Always store your fruit and each type of vegetable separately. The gasses that some fruit or veg produce as they ripen can speed up the ripening of other fruit and veg.
Place a bit of paper towel in an airtight container or plastic bag. Rinse your leafy greens if they haven’t already been rinsed and pat them dry with a tea towel. Then place them in the container with a piece of paper towel on top.
Fruit and tomatoes
You can keep your tomatoes out on the bench until they start to become too soft. Then if you move them to an airtight container or plastic bag in the fridge, they can keep even longer.
Keep your mushrooms in a brown paper bag in an airtight container or plastic bag.
While this uses up a lot of containers and bags, you can save the bag you used to weigh the veg at the supermarket or the plastic bag your bread comes in. All of these can be reused multiple times and will help your veg to last longer.
Good enough is good enough
A big barrier for many people when it comes to meal planning and shopping for the week is that they might not feel like eating what they planned for Thursday when Thursday finally rolls around.
You may not feel enthused about cooking what’s planned, but here’s the funny thing about our brain – it’s not always being 100 per cent honest with you.
When it gets to 4pm and you feel yourself saying ‘I don’t want to cook’ or ‘I don’t feel like that’, your brain is running through a very well-rehearsed script that pushes you to make a more instantly gratifying choice (like take-out!).
In many cases, we can overcome this script by remembering that every meal doesn’t have to be perfect, or mind-blowingly delicious. The plan might not seem to be what you feel like now, but your past-self picked this meal for a reason. Trust that your past-self has your best interests at heart.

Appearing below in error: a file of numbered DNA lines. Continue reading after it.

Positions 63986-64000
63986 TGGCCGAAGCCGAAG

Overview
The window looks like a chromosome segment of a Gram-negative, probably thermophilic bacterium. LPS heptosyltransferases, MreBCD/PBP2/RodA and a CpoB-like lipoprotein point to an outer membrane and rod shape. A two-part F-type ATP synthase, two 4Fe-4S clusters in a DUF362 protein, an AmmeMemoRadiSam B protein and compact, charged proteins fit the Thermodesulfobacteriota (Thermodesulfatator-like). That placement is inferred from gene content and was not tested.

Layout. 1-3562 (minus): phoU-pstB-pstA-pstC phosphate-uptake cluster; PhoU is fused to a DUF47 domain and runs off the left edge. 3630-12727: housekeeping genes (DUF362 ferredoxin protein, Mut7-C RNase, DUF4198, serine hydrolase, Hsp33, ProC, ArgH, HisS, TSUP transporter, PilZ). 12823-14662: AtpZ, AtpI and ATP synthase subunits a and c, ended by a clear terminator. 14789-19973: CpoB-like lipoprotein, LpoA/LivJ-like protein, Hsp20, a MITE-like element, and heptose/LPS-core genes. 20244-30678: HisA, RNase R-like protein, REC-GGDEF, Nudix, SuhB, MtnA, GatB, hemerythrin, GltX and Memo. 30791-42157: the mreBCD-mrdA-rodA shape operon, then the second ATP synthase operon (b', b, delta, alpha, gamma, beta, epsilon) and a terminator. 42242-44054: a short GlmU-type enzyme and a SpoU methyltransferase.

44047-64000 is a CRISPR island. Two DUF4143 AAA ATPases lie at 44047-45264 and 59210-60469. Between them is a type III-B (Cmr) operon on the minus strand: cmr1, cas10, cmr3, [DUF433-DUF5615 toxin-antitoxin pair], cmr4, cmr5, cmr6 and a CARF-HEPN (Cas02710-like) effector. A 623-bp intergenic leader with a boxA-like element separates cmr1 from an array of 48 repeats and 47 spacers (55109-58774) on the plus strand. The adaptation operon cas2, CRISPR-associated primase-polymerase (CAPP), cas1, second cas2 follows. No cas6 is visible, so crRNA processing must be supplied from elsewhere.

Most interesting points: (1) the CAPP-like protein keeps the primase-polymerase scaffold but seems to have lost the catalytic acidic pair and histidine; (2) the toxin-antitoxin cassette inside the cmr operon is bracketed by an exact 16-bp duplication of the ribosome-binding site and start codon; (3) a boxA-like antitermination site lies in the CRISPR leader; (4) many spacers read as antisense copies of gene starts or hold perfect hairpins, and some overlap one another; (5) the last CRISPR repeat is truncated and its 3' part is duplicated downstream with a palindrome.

You can also make the process more appealing by breaking down the task into smaller steps. Rather than thinking about making the whole thing, just get the veg out and put them on the bench. Or just chop the meat up and put that in the fridge. You can tackle the next step after that.
Better yet, if you are at home, why not start the cooking process earlier in the day so that by the time 5pm rolls around, you’re already halfway done? You could:
- Grab some meat out of the freezer in the morning at breakfast
- Chop your dinner vegetables when you’re making lunch
- Mix a sauce together when you take an afternoon break
- Measure out your ingredients into little bowls.
Keep calm, it’s contagious
Remember, we’re all in the same boat. We’re all doing our best. Your food habits are adapting to your new situation, and change always takes a bit of trial and error. Try to be that calm amongst the storm.
As always, if you have any concerns about your health or diet, speak to your doctor or other healthcare professional. You can also find answers to common questions about the coronavirus here, and myth-bust some of the disinformation floating around here.
About the author
The Healthy Eating Hub
This article was written by an Accredited Practicing Dietitian from The Healthy Eating Hub. The Healthy Eating Hub is a team of university-qualified nutritionists and dietitians who are passionate about helping people develop long term healthy eating habits through offering evidence-based and practical nutrition advice that people can put into practice straight away.